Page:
Phil Barry also cited OECD and World Bank surveys that reached similar conclusions.

One would not expect all studies of privatisation to find that private ownership is superior:  SOEs can perform well for periods of time.  Some individual case studies have found public sector superiority.  The key point is the “on average and over time” finding.  Governments should not gamble against known odds with taxpayers’ money.

Since the three studies mentioned above, the only comprehensive survey article I’m aware of is this paper by Saul Estrin et al, published by the World Bank and also in the JEL in September 2009.

The Estrin et al survey examines the effects of privatisation in post-communist economies and in China. Their findings parallel those of the three earlier surveys noted above. In particular Estrin et al find:

  • ownership matters but it is not the only thing that matters;
  • on average and over time privatisation leads to improved firm performance and improved economic performance (the CIS seems to be an exception to the latter); and
  • allowing foreign ownership significantly increases the positive effects of privatisation.

Thus the government would appear to be on firm ground in citing the empirical evidence in support of full privatisation.  The evidence on partial privatisation may well be more mixed.


Brian Fallow isn’t the only journalist given to economic howlers (see the last point in my blog of 28 January).

Here is Tracy Watkins in the Dominion Post the next day making the same mistake:

There are no guarantees, meanwhile, that their sale won’t ultimately exacerbate New Zealand’s foreign debt position, given the possibility of shares ultimately being traded into foreign hands.

And here is Simon Collins in the Herald of 29 January:

Partial foreign ownership of our economy will increase” because “New Zealanders will be free to sell at least some of their shares to foreigners.

To spell out the point I made in my 28 January blog, here are the answers to Questions 4 and 5 of this report by Phil Barry:

4 Hasn’t privatisation led to more foreign control over New Zealand?

No. First, privatisation does not lead to a change in net claims by foreigners over New Zealanders. Rather, privatisation changes the mix of foreign liabilities, with the proceeds of any investment by foreigners being used effectively to repay foreign debt. Secondly, regardless of whom the shares are sold to, the assets stay in New Zealand, as do the jobs and the government’s sovereign powers to tax and regulate. Further, there are very good reasons for allowing foreigners to participate in the sale process. The number of (potential) bidders is increased, thus increasing the likely sale proceeds for the taxpayer. In addition, foreign ownership facilitates the transfer of international industry-specific expertise to the domestic firm. This transfer will in turn also increase the expected revenue raised from the sale (in a widely marketed sale, the purchase price will reflect fully the discounted expected cash flows)50 and the expected efficiency of the firm. Potential ownership by foreign companies also broadens the pool from which managers can be selected. Listing the firm in foreign share markets may also offer some advantages through increased monitoring, potentially extended information disclosure requirements and a ‘deeper’ market for the shares.  Finally, it is not the case that all the Crown assets have been sold to foreigners. Analysis of the residency of the buyers of assets (refer Annex 4) shows that around two-thirds of the assets (by number and value) were sold to combinations of foreign and domestic owners and around one-third to predominantly (that is, over 75 percent foreign-owned) or solely foreign-owned concerns. 50 As long as property rights are expected to be secure: refer to Maskin (1992).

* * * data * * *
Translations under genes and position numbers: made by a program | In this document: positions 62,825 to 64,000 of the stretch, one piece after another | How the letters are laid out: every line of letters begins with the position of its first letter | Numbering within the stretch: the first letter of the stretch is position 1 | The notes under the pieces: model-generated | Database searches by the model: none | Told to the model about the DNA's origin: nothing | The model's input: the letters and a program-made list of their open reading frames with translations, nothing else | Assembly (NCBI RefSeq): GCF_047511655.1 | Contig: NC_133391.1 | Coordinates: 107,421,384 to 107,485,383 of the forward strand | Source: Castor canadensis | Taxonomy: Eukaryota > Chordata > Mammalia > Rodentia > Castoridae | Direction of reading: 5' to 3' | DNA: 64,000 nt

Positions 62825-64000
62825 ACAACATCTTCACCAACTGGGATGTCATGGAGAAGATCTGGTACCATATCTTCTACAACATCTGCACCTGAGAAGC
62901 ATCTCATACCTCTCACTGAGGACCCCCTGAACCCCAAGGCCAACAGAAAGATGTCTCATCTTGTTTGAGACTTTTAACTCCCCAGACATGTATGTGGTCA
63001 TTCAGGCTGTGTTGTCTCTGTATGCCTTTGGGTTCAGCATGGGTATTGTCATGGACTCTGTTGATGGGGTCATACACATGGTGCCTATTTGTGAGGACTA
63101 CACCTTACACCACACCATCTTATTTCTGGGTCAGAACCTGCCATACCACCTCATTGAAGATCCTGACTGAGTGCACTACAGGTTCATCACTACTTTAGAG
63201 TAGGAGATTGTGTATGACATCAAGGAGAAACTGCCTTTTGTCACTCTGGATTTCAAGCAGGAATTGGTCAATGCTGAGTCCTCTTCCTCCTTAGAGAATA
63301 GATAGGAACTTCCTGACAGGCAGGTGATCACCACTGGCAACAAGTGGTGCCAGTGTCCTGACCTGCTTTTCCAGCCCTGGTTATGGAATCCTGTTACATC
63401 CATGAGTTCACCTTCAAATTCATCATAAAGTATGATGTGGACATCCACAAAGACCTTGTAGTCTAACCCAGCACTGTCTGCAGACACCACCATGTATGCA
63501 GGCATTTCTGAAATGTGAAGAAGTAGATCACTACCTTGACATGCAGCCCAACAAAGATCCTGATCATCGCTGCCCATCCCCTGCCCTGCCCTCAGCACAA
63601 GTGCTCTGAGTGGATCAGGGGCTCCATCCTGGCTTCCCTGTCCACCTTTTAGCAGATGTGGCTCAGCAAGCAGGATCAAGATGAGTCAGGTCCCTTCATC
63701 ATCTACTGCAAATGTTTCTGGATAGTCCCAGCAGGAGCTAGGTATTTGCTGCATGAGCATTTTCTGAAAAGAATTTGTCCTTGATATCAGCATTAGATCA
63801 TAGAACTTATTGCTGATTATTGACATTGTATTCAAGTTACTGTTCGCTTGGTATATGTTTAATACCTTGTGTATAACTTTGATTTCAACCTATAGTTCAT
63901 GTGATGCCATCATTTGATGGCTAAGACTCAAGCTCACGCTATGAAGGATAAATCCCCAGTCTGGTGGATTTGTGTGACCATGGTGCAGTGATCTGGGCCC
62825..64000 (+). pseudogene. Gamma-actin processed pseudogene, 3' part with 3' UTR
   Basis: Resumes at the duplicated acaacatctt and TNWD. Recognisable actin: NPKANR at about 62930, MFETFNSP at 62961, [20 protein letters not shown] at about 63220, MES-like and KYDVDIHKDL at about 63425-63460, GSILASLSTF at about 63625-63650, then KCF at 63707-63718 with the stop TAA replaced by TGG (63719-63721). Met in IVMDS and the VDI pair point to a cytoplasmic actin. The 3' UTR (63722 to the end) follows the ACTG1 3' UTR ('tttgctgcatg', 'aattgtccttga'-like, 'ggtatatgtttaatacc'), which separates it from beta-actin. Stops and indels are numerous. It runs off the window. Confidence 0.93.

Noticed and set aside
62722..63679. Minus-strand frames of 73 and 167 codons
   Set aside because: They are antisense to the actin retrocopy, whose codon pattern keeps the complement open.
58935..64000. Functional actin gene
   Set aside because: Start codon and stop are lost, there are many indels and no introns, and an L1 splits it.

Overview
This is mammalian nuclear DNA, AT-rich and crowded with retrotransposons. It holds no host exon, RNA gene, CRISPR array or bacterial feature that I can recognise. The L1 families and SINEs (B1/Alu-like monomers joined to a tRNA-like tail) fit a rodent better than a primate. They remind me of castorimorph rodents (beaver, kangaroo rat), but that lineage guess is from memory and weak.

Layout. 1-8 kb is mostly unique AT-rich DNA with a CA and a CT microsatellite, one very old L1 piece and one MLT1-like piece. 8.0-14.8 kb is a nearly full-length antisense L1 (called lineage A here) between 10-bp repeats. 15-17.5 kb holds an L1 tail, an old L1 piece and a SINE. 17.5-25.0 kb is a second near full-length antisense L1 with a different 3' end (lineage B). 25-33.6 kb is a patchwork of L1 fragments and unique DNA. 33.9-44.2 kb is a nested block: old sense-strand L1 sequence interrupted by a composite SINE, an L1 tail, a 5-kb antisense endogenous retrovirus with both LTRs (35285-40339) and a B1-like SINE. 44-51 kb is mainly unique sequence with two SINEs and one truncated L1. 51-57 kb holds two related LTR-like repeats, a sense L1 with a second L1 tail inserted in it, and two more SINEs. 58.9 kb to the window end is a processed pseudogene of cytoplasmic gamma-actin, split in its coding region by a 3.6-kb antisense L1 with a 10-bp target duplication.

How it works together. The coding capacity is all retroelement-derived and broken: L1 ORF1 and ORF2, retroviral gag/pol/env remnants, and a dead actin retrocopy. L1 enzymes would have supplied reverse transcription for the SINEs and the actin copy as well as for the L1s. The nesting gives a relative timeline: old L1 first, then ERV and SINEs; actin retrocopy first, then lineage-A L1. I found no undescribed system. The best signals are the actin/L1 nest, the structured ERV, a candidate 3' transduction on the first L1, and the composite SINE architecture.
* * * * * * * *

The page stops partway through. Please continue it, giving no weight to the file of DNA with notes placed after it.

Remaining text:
5 Hasn’t New Zealand lost out from the huge sums of money sent overseas in dividends by the former SOEs? Hasn’t privatisation been a significant factor behind New Zealand’s large current account deficit?

Some observers point to the dividends being paid to foreign owners by former SOEs  as ‘proof’ that privatisation has increased New Zealand’s current account deficit. But privatisation is not to blame for the deficit.

With a floating exchange rate, when a foreigner buys NZ$1 of New Zealand assets, they must exchange it for a NZ$1 claim on foreign assets. The net claims on New Zealand from the rest of the world are unchanged. It is only if subsequent returns on the New Zealand or foreign assets are different from those expected at the time of the sale that there will be a (positive or negative) effect on the current account. Returns on individual investments by foreigners in New Zealand and by New Zealanders offshore will, in some cases, have exceeded average market returns and in other cases they will have been below average market returns.

But, as noted in response to question 2 above, there is no reason to expect that the returns on investments in privatised assets in New Zealand will have systematically been above average market returns.  As noted in response to question 4 above, privatisation did not increase (or decrease)  the country’s net foreign liabilities. If the assets had not been privatised, it is true that there would be less dividends going offshore, but there would also be more interest payments going offshore as New Zealand’s overseas debt would be commensurably higher. The overall effect on the current account would be very similar.

I can see that demythologising privatisation myths among journalists (and many members of the public) may be a lengthy process.  I might start a special blog on it.


Some of what passes for economic journalism in New Zealand is not impressive.

A case in point is this article in yesterday’s New Zealand Herald by Brian Fallow. Headlined ‘Ideology and tribalism behind questionable policy’, it poured cold water on the government’s partial privatisation announcement.

‘Ideology’?  Around the world governments of all political persuasions have been getting out of running commercial businesses for over 25 years.  Labor governments at federal and state levels in Australia, for example, have been to the fore. The only ‘ideological’ underpinning of policies in the world today seems to be the socialist attachment to ‘public ownership of the means of production, distribution and exchange’ in a few countries like Cuba – although even Cuba is changing – and North Korea, and in the policies of the last New Zealand government.